By traders in Florence and Genoa these carpets found their way into further European noble houses as outstanding examples of harmony in colours and ornaments. In a little while it was the good style to own at least one Turkish carpet, if not a whole collection. The princes loved to display their carpets on paintings of the 14th until 16th century. The depictions on paintings of Holbein the Younger, Lotto, Hans Memling, Van Eyck, etc. are well known The carpets shown on the pictures of these artists are definitely identified as Anatolian carpets due to their patterns and colours – and the paintings still today serve as a role to classify antique Anatolian carpets of this time.

"The Ambassadors", Holbein 1533

“The Ambassadors” (Holbein, 1533) (Picture Source: Wikipedia)

"The Ambassadors" Holbein 1533_Detail

Detail of the carpet on the table, used like a table-close of the picture “The Ambassadors”, (Holbein, 1533),
(Picture Source: Wikipedia)

After the lost of the Battle of Vienna in 1683 the Turks left behind not only their tents, but also a lot of their wonderful carpets. Thus there were in this time such a lot of Turkish carpets in Europe that also the bourgeois was allowed to own them – if they could pay for them. Due to this occurrence increased the demand on Turkish carpets in Europe. In this time the Turkish carpet used to be the embodiment of the Oriental carpets.

That remained unchanged until the 19th century.

Before we go in the decline of the importance of the Turkish carpet in Europe (and therewith in the world), I will briefly introduce the differences between the even today prevalent Persian (and therewith Pakistani and Indian) Oriental carpets and the Turkish carpets, which renaissance in Europe we may experience latterly.

The Persian carpet differs from the Turkish carpet not only in the almost use of the looser and simpler Persian single (Senneh) knot

Persian Single (Senneh) Knot

The Persian single (Senneh) knot. Copyright: Dania Calderin (all rights reserved)

in contrast to the very durable double Turkish (Gordian) knot,

Turkish double (Gordian) knotThe double Turkish (Gordian) knot (copyright: Dania Calderin – all rights reserved)

but also in the patterns.

In opposite are the nearly strict, geometric and stylised patterns of the Sunni Turks, which are always mirrored along the symmetry axis. The Turks descend from the East Asiatic Turk people and they show their geometric patterns already on the Kilims of the nomadic tribes. Though these patterns due to their symmetry and warm colours appear never cold.

An exception are the Turkish palace carpets of the 19th century, which adopt the Persian patterns, because in this time dominated the “Persian Style” on the Ottoman Court. Due to the capture and kingship in Persia by the Ottomans from the 16th to the end of the 17th century, the Ottomans were in contact with these patterns, adapted parts of them, without loosing their Ottoman characteristic.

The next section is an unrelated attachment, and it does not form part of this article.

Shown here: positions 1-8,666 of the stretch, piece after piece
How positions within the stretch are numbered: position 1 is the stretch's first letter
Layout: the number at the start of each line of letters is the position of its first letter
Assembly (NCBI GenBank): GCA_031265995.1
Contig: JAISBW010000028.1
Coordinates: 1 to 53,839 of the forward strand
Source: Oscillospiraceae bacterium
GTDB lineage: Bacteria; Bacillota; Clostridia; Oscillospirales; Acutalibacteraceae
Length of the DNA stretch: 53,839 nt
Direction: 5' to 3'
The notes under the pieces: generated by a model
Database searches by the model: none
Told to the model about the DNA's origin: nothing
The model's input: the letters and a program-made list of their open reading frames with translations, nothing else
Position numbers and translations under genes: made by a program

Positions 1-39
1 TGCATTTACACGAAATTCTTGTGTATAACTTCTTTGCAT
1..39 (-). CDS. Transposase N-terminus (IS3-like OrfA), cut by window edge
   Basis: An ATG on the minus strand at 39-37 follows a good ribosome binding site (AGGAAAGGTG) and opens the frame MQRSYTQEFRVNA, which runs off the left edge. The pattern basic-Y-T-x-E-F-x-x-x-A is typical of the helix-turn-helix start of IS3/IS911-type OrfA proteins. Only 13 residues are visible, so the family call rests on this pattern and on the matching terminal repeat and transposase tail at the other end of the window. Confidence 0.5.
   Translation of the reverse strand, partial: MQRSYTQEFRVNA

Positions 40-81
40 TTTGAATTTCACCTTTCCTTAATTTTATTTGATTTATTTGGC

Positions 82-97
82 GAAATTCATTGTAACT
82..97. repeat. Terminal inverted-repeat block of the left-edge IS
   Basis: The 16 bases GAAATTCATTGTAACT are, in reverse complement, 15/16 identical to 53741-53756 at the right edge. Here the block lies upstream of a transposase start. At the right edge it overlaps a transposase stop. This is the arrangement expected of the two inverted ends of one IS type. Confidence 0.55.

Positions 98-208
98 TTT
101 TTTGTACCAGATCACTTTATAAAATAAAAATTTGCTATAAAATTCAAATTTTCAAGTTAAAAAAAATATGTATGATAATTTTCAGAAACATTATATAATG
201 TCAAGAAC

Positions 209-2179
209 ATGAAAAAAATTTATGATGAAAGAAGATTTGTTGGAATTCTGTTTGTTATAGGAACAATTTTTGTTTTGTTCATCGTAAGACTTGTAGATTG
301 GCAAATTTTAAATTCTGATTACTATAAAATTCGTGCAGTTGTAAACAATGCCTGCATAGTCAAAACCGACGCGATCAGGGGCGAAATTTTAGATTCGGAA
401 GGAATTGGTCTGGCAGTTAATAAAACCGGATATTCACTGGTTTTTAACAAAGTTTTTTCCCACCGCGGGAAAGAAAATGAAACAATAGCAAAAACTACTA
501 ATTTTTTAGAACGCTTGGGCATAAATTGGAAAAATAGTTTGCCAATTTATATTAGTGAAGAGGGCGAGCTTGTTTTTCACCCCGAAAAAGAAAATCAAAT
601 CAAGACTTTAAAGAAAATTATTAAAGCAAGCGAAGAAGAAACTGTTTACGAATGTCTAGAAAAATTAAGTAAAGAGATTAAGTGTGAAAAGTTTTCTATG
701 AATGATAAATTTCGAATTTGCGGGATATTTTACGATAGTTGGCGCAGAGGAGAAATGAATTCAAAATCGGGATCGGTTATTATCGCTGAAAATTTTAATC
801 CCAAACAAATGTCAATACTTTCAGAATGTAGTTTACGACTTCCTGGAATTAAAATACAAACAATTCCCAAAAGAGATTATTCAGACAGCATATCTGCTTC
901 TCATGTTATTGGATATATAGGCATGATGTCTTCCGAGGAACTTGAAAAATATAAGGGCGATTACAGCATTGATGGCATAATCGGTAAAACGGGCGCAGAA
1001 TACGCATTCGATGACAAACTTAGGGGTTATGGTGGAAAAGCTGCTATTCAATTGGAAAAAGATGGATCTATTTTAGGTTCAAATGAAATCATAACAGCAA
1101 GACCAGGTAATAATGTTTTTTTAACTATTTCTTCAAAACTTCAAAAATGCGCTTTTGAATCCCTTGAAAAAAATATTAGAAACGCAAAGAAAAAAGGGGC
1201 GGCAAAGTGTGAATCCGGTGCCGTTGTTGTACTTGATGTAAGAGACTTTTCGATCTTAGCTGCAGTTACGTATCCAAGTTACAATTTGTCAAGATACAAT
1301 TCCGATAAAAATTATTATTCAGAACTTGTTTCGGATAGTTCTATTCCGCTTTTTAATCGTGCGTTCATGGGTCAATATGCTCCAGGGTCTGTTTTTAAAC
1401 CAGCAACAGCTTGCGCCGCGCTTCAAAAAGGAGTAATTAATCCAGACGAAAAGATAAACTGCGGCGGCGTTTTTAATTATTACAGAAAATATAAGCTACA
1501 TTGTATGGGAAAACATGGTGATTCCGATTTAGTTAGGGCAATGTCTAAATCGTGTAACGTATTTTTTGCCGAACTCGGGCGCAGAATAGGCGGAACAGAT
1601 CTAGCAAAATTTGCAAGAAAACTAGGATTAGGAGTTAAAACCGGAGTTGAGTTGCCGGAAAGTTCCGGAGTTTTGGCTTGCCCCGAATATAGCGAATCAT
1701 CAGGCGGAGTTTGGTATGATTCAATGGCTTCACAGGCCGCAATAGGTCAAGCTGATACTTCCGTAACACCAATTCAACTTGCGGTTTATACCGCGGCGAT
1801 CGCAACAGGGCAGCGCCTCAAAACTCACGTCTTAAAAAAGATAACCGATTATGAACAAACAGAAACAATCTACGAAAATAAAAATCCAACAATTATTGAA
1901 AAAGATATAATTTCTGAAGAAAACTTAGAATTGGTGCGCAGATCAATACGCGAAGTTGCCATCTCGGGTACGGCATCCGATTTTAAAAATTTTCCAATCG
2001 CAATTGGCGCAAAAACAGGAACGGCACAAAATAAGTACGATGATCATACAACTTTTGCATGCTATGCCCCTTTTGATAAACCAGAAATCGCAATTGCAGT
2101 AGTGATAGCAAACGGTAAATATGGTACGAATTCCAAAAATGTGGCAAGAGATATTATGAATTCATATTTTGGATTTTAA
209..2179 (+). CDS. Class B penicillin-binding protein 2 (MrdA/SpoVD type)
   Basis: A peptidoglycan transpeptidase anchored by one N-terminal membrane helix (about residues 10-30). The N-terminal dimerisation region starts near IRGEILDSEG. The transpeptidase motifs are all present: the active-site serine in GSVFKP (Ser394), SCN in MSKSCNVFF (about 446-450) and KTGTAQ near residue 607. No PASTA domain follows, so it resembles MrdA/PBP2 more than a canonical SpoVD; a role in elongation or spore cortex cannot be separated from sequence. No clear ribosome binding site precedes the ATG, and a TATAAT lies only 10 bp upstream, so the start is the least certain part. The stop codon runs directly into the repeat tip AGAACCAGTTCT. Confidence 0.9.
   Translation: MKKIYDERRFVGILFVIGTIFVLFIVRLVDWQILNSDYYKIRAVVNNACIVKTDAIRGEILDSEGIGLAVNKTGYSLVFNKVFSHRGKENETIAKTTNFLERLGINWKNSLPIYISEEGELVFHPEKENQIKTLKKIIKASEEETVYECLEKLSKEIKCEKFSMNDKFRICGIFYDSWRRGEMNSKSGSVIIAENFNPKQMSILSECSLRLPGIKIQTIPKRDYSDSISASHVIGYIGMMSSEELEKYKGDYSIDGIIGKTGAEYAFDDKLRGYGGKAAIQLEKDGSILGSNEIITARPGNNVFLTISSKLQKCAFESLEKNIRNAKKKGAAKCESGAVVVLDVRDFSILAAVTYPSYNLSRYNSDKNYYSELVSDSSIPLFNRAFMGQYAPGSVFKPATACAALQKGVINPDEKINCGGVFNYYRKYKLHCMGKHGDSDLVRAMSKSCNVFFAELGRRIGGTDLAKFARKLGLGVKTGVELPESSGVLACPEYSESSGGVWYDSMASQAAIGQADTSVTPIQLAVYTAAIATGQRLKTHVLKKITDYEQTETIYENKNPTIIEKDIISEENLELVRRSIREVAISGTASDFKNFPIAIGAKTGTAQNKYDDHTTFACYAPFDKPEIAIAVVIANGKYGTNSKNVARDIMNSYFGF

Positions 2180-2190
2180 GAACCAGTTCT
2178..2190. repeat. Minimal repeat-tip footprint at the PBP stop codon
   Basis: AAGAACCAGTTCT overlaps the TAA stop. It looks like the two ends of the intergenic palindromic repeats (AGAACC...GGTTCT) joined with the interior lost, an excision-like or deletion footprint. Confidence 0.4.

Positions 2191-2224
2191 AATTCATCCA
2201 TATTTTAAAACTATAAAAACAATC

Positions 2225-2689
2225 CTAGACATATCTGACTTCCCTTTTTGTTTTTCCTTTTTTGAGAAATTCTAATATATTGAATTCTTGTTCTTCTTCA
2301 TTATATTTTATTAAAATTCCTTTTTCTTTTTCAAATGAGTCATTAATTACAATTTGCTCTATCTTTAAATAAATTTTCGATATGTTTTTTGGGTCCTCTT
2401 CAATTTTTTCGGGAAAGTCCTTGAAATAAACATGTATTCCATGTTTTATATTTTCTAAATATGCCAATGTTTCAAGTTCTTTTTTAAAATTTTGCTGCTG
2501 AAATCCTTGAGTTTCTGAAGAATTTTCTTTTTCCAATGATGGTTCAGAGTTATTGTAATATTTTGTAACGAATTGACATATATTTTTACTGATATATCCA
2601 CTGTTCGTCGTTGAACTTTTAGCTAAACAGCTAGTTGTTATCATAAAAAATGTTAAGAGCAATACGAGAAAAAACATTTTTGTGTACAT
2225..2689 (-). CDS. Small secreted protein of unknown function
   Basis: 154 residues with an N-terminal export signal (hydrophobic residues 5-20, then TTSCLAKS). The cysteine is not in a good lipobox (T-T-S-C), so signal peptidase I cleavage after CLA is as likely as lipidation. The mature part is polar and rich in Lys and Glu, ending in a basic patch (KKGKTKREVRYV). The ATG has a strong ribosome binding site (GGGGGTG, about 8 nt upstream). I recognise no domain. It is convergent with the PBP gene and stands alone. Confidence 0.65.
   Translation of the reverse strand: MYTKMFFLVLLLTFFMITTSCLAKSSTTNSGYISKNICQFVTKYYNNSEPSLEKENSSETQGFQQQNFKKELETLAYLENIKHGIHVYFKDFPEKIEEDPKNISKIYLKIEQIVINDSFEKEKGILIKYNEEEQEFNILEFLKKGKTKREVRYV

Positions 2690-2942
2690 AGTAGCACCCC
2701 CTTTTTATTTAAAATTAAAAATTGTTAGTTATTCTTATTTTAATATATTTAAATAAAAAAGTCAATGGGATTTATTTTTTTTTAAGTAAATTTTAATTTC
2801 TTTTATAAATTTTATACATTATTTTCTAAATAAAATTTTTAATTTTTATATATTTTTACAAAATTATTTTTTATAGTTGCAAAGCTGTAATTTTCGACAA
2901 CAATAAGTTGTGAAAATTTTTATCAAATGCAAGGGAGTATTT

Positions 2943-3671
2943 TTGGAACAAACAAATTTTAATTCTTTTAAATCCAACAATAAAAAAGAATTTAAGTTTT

Thus the Turkish carpets obtained more gently curving and more naturalistic realisation of the patterns, but the Turkish peculiarity was retained not only by the colours. That’s very nice to see on the patterns of the Sultan Abdulmecid I., who from 1844 let knot the carpets for its palace in Hereke.

Hereke Silk Carpet_Medaillon with Birds of Paradise

Hereke Silk Carpet “Medallion with Birds of Paradise” (copyright of the picture: – all rights reserved)
This pattern once was designed for the palace of the Sultan Abdulmecid I.

In the meantime the British flood the European market with Persian carpets by a large scaled marketing strategy during the World Exhibitions in 1851 in London and in 1873 in Vienna. That led to an increasing demand for Persian carpets and the hitherto dominating Turkish carpets faded away from the awareness of the European. Due to the increasing demand for Persian carpets especially from the ambitious middle classes the English businessman Ziegler, who was of Swiss origin, had the idea to found industrialised carpet manufactures directly in Persia.

The vibe for demand of Persian carpets was more fuelled by the declined prices on the large scaled production. Therefore the wool in Persia was out and had to be imported from Great Britain. This procedure was possible, because in this time a British de facto protectorate about Persia was established (the British dominated the South of Persia during the time of the Ghadjar Dynasty from 1779 – 1924) and there were not any limitation and duties neither for export nor import. That was the beginning of the finally downfall of the Turkish carpets in Europe and the begin of the overbalance of the Persian carpets.

On the colonial dominating of Great Britain under others also about India and Pakistan, the patterns and methods of production were exported in this countries. In this way the Indian and Pakistan carpets came along to the Persian ones. All these carpets – and newly also those from China – are knotted with the single Persian knot and show Persian patterns, which dominated the taste of the European (and the world) for the last 150 years.

Today the Turkish carpet is the carpet of the true connoisseurs and art lovers – and we wish the Turkish carpet the attention in the awareness of the people of our world that it deserves due to its thousands of years of history.